YouTube is banning videos that depict “dangerous challenges and pranks” in light of a series of viral clips showing people engaging in highly risky stunts.
The update to its guidelines comes after the latest craze, the Bird Box challenge, which has seen YouTubers post clips of them performing activities like driving a car, walking on a railway line and tattooing another person while blindfolded.
The viral hit was inspired by the Netflix film Bird Box, during which characters wear a blindfold to avoid being confronted by a manifestation of their worst fears.
However, this isn’t not the only dangerous viral prank to populate YouTube in recent times. The Tide Pod challenge saw participants eat poisonous laundry detergent pods, while the similarly counterproductive fire challenge saw teens set themselves ablaze.
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In an update to its terms, YouTube said it welcomed many of the viral challenges that have become popular on YouTube, such as the bottle flip, but those with “perceived danger of serious physical harm” are no longer permitted.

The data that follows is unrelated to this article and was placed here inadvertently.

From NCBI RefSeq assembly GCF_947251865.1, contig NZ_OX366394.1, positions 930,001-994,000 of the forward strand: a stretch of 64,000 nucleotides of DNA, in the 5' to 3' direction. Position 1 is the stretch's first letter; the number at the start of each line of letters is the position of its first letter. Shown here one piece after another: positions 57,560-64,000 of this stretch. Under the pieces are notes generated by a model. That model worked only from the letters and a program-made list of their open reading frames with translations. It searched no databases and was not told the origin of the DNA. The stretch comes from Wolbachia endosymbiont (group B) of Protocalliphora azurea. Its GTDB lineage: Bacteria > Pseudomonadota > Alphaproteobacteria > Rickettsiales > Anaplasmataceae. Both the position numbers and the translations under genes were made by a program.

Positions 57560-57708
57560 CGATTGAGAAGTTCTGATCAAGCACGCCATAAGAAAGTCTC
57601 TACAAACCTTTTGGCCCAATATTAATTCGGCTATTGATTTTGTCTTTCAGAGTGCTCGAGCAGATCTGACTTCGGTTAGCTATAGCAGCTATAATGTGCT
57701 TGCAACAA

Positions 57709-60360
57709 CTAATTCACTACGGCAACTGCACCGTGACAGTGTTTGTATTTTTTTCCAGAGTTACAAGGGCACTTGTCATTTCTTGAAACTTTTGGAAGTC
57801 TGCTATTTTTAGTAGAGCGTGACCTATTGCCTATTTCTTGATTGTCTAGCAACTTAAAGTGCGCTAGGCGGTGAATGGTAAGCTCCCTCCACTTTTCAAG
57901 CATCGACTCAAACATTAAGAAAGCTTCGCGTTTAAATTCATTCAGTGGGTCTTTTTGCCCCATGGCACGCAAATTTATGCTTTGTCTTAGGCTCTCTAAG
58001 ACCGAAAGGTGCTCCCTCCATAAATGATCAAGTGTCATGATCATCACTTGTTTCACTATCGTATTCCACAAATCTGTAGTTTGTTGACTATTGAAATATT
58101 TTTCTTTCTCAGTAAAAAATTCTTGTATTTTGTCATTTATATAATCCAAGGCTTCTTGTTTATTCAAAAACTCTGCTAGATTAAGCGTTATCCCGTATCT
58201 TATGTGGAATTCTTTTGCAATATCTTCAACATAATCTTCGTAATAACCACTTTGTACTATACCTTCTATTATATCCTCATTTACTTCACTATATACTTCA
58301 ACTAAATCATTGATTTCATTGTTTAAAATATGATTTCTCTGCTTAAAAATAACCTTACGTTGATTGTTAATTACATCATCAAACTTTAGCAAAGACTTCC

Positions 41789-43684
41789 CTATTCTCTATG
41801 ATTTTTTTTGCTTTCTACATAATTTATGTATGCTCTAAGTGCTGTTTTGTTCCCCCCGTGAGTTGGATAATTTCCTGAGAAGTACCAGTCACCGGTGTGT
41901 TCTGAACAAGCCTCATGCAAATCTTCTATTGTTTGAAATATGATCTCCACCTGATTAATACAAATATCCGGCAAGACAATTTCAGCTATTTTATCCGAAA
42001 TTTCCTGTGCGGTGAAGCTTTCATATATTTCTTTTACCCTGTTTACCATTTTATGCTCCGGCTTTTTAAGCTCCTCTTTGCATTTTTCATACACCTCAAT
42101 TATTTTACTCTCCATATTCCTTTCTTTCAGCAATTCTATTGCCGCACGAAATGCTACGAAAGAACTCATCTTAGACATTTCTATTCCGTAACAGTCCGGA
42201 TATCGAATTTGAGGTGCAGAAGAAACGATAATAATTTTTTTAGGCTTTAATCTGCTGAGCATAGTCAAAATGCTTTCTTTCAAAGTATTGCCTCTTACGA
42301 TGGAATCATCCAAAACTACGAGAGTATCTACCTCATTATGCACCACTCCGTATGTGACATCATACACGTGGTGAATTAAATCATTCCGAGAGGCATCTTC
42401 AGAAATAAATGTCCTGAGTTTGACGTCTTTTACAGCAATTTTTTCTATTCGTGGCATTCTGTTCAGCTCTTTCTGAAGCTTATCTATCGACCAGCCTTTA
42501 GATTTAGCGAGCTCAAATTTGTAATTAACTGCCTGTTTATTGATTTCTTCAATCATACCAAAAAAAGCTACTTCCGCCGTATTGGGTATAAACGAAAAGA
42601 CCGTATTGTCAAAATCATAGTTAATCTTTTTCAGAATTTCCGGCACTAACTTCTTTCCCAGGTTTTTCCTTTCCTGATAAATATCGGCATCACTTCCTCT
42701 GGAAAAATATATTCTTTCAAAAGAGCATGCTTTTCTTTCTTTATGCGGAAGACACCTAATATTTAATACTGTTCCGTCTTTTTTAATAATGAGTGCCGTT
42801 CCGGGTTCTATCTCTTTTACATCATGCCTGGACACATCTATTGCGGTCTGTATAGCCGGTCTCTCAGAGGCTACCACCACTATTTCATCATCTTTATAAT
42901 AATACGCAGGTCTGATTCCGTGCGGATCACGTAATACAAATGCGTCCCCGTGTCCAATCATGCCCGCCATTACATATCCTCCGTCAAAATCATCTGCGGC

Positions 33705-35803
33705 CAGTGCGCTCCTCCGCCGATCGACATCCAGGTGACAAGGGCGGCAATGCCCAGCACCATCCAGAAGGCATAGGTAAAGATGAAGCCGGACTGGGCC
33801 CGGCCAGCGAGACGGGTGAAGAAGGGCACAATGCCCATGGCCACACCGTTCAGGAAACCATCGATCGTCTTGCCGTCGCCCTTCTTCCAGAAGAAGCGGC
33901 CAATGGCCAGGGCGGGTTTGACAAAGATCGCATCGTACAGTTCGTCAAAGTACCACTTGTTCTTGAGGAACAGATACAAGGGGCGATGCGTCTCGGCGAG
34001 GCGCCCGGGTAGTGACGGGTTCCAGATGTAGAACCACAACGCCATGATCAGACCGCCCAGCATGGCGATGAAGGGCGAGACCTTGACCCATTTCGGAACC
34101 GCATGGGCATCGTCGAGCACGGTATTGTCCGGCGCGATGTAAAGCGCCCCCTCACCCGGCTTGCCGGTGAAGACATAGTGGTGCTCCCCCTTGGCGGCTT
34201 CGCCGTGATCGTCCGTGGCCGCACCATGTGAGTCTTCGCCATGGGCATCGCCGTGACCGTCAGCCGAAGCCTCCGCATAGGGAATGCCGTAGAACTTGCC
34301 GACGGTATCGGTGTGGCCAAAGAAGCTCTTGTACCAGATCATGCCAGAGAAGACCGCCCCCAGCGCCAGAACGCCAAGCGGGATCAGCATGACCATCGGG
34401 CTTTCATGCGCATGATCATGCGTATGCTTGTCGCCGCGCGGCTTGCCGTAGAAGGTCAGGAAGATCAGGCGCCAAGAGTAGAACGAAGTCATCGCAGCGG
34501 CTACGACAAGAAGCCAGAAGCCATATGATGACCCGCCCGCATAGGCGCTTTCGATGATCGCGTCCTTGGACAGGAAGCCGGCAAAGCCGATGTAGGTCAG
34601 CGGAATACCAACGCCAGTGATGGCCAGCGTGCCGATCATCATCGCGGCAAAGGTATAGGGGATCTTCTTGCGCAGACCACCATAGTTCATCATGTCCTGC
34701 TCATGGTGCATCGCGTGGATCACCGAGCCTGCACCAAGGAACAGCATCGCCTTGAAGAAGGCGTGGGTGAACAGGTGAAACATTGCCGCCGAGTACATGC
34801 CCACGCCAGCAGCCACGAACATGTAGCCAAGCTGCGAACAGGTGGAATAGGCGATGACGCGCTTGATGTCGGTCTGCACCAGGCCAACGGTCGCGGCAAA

The company wrote: “We’ve made it clear that our policies prohibiting harmful and dangerous content also extend to pranks with a perceived danger of serious physical injury.
“We don’t allow pranks that make victims believe they’re in serious physical danger – for example, a home invasion prank or a drive-by shooting prank. We also don’t allow pranks that cause children to experience severe emotional distress, meaning something so bad that it could leave the child traumatized for life.”
Channels featuring the pranks have two months to clean up their act, after that they’ll face censure from the platform.
Google added: “During this time challenges and pranks that violate Community Guidelines will be removed but the channel will not receive a strike. Additionally, content posted prior to these enforcement updates may be removed, but will not receive a strike.”
Is YouTube acting prudently here, or is the company overstepping boundaries by censoring this kind of content? Drop us a line @TrustedReviews on Twitter